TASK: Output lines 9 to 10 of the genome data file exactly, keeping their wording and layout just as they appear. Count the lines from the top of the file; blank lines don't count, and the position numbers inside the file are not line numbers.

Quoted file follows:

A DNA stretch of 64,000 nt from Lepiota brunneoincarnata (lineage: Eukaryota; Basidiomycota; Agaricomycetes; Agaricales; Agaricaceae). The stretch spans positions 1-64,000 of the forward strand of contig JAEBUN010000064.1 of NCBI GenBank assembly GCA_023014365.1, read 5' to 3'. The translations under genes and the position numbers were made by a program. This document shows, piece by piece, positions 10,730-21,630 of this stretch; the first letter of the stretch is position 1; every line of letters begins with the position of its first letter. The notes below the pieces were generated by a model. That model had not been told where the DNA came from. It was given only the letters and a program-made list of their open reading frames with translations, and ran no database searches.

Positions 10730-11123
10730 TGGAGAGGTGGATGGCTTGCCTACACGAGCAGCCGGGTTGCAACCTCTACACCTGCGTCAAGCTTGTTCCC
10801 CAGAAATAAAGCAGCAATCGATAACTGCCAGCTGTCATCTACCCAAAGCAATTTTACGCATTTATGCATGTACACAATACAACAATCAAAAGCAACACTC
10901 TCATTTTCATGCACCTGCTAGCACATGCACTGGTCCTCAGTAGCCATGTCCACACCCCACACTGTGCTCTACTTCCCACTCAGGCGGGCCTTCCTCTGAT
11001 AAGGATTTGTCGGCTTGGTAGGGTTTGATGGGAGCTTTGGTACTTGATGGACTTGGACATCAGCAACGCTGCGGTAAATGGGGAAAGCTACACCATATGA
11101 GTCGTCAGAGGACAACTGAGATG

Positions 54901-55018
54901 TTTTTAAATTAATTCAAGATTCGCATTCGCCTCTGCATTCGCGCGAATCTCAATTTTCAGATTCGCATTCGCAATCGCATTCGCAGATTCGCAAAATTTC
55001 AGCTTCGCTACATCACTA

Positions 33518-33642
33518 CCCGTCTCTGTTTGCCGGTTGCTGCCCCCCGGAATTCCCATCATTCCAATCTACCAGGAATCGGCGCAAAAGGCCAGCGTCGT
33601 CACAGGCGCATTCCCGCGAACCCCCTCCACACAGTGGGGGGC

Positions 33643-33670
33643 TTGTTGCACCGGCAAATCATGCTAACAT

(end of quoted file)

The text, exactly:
54901 TTTTTAAATTAATTCAAGATTCGCATTCGCCTCTGCATTCGCGCGAATCTCAATTTTCAGATTCGCATTCGCAATCGCATTCGCAGATTCGCAAAATTTC
55001 AGCTTCGCTACATCACTA